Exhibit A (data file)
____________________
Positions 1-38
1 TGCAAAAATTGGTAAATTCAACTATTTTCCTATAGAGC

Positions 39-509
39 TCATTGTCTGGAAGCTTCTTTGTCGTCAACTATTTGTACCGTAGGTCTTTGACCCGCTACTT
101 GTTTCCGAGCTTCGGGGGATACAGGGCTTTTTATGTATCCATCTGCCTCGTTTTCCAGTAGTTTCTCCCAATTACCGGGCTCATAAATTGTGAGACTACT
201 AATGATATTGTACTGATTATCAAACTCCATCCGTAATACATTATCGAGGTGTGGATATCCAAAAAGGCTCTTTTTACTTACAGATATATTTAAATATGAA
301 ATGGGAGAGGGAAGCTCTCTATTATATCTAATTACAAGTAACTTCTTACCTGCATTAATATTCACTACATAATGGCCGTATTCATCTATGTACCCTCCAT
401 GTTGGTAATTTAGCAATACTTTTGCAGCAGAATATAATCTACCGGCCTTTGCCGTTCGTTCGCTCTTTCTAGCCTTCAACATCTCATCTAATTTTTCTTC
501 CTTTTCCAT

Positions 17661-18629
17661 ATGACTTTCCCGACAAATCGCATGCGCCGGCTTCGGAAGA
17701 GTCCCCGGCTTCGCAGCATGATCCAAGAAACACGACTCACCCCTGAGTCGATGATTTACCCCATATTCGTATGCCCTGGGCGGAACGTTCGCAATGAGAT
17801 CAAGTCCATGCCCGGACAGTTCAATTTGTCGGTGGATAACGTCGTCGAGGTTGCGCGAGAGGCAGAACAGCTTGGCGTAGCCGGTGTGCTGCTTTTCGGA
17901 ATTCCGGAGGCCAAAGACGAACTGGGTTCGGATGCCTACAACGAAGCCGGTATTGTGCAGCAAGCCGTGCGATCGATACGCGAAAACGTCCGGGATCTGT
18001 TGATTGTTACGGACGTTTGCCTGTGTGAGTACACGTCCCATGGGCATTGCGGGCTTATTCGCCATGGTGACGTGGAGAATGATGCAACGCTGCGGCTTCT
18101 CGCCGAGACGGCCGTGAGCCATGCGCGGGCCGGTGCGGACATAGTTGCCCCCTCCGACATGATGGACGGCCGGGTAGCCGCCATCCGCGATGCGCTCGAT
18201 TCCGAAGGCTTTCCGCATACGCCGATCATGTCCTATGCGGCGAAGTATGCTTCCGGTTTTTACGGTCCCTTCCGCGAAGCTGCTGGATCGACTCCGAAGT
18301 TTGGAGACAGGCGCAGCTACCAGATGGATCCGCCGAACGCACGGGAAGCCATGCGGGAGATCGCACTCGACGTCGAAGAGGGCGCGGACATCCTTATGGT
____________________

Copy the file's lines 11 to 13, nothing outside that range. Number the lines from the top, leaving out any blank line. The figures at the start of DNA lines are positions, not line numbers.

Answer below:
17661 ATGACTTTCCCGACAAATCGCATGCGCCGGCTTCGGAAGA
17701 GTCCCCGGCTTCGCAGCATGATCCAAGAAACACGACTCACCCCTGAGTCGATGATTTACCCCATATTCGTATGCCCTGGGCGGAACGTTCGCAATGAGAT
17801 CAAGTCCATGCCCGGACAGTTCAATTTGTCGGTGGATAACGTCGTCGAGGTTGCGCGAGAGGCAGAACAGCTTGGCGTAGCCGGTGTGCTGCTTTTCGGA